Do gender and imposter syndrome influence where scientists submit their manuscripts?

A recent conversation with a colleague got me wondering: do men and women differ in whether they are more likely to submit work to “top” journals? More specifically: are men more likely to stretch with a submission, and women more likely to play it safe?

The topic came up when a friend and I were discussing where we were planning on submitting various papers we’re working on, and how that can be influenced by collaborators. At some point during the conversation, this morphed into a question of how one decides what journal to submit to, and, since I’d been thinking a lot about imposter syndrome, I started to wonder if imposter syndrome influences where people submit work. If it does, and if the general paradigm that women suffer imposter syndrome at higher rates is true, then you’d expect that women would be less likely submit a paper to a journal that’s a bit of a reach than men are. If you aren’t convinced you belong in the game in the first place, are you really going to aim to be on the first-string squad?

As I thought about this, I realized that the shift towards double-blind peer review might allow us to collect data on this. (Why do I think we need data from double-blinded peer review to address this question? Because there’s clear evidence for unintentional biases in the way people judge work by men vs. women.) With double-blind review, it should be possible to see if there is a higher acceptance rate for papers submitted by women than by men. (I don’t mean a higher acceptance rate relative to what the rate was prior to double-blind review.) I think a higher acceptance rate would indicate more of a strategy of playing it safe. Then again, if a paper had been reviewed but rejected from higher tier journals, that could improve it enough to improve its chances in the next round of review, so it’s possible my prediction wouldn’t hold in the real world, even if women really do tend to adopt more of a “safe” strategy when submitting.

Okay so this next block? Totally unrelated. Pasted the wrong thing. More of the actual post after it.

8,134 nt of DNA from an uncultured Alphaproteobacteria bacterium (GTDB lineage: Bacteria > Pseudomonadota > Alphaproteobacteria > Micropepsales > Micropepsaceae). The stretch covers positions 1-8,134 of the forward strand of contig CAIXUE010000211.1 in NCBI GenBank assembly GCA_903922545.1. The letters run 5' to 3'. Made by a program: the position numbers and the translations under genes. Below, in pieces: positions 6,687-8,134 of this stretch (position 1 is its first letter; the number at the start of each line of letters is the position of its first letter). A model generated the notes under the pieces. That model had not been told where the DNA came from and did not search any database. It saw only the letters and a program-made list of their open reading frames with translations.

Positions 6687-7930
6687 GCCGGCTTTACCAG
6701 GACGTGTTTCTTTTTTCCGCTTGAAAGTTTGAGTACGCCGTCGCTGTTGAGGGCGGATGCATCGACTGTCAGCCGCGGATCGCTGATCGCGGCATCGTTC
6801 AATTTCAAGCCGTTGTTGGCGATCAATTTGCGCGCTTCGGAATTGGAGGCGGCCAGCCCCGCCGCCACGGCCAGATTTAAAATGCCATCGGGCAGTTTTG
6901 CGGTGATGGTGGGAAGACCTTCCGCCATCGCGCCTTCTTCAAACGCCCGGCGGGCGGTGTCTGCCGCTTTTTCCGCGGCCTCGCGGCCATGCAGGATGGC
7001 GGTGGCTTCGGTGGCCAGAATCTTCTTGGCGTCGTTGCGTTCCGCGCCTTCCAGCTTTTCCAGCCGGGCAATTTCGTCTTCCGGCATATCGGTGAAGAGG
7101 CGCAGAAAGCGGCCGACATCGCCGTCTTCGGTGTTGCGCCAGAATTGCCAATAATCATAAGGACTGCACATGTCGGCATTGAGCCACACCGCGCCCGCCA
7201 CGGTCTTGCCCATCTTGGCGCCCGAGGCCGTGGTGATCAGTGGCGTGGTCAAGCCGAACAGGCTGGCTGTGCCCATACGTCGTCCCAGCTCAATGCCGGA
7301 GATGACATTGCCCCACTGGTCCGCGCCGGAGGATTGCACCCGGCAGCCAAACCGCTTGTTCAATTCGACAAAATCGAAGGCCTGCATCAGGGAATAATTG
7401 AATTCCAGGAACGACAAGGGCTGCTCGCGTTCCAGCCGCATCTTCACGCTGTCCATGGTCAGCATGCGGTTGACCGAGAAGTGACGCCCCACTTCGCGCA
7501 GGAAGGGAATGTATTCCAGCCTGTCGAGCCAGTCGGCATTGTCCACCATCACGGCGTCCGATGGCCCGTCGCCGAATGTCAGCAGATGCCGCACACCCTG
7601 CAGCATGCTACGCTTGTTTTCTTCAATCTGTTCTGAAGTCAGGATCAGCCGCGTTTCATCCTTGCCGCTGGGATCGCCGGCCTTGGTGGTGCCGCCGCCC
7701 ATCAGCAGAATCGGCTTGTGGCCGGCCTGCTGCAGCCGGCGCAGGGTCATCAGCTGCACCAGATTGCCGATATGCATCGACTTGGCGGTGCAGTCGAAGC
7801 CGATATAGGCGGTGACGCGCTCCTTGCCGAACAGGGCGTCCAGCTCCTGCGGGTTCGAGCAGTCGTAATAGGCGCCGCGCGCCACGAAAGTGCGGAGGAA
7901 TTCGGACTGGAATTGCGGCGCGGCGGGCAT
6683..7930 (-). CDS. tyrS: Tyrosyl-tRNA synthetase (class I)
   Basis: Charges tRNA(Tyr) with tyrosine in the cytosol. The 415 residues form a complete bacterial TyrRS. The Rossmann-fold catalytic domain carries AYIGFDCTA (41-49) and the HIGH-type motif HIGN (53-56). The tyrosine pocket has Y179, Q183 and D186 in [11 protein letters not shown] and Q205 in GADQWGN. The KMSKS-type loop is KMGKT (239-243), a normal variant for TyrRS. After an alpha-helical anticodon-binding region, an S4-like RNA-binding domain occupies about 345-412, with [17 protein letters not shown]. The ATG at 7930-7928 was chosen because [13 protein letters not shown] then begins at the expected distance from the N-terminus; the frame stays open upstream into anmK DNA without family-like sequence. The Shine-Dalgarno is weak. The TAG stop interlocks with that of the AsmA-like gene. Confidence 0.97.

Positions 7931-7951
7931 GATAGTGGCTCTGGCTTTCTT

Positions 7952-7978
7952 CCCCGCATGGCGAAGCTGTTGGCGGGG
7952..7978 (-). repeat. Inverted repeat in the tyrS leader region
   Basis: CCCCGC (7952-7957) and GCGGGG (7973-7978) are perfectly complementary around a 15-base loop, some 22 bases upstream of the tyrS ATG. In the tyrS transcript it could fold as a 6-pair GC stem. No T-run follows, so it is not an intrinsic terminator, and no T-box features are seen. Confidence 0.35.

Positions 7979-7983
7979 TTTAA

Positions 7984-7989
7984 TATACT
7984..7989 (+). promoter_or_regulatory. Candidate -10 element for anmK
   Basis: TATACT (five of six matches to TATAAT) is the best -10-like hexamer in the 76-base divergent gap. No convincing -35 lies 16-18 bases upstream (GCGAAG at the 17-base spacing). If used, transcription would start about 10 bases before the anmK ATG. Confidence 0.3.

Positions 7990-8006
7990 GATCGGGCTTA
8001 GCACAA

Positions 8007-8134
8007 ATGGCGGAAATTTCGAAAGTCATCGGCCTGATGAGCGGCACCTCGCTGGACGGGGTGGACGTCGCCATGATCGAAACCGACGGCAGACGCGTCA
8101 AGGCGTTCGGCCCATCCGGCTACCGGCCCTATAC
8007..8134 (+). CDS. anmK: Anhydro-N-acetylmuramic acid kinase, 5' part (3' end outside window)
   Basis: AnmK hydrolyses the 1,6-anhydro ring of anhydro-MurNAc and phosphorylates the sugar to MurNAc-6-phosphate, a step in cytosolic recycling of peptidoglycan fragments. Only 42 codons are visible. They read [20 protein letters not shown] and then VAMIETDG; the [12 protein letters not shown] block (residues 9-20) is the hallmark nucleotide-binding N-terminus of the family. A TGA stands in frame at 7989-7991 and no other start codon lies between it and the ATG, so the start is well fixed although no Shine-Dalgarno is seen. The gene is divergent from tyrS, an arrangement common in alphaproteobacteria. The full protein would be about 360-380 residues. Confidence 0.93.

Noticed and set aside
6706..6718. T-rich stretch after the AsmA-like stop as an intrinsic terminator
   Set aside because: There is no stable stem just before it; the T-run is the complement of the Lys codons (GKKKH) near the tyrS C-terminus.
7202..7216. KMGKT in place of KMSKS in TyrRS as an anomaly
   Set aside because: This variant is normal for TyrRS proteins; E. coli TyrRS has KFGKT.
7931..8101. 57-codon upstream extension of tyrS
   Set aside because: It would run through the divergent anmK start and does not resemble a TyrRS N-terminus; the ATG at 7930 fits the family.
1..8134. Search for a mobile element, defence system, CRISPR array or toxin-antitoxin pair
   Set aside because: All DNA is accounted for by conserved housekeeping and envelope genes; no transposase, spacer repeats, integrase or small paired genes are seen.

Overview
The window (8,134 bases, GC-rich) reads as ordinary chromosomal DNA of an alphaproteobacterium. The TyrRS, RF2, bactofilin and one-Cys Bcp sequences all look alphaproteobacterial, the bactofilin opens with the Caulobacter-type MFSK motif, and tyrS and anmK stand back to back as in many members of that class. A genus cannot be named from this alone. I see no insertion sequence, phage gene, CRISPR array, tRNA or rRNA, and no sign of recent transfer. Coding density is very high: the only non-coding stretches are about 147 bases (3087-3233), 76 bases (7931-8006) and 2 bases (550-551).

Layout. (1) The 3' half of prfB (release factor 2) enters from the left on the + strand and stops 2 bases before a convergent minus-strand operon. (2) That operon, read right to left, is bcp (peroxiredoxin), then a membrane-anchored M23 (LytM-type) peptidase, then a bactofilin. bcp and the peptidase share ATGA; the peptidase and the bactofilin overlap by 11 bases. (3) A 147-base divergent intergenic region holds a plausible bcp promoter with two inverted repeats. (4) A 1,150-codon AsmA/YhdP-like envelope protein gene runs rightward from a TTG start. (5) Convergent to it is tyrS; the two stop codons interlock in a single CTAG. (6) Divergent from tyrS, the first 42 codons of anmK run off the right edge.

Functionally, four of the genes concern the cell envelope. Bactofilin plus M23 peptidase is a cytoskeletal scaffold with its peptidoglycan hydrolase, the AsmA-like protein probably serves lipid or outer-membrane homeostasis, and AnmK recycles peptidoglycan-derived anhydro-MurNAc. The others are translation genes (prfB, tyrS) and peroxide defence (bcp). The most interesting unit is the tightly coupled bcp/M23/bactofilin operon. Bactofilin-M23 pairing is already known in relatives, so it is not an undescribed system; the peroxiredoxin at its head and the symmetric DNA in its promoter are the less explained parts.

My guess is that, yes, at some level, feelings of being an imposter influence where people submit their work. But I’m guessing it’s a relatively small effect, and that such a comparison wouldn’t reveal a significant effect. But that’s just a guess — I would love to see data on this!

Even if there is a big effect of gender on where people think to submit, given that the decision of where to submit is often influenced by several authors, such an effect might be masked by the influence of coauthors. I also think there is probably an effect of career stage (though I don’t think this is necessarily a monotonic relationship), and that effect might be larger. Perhaps a grad student submitting her first paper might not think of a high profile journal, but her advisor is likely to steer her that way if it seems like it stands a chance.

For me, personally, I’m not sure if being a woman with imposter syndrome has an effect on where I submit. I definitely have imposter syndrome. But I think that I tend to be an optimist, and I think I’ve been fairly realistic about where to submit papers. I most certainly have had my share of rejections, so I don’t think I’m being overly safe in terms of where I submit. Then again, when I think back to the papers where I was primarily responsible for deciding where to submit it, those probably have a lower rejection rate than the ones where I decided with others.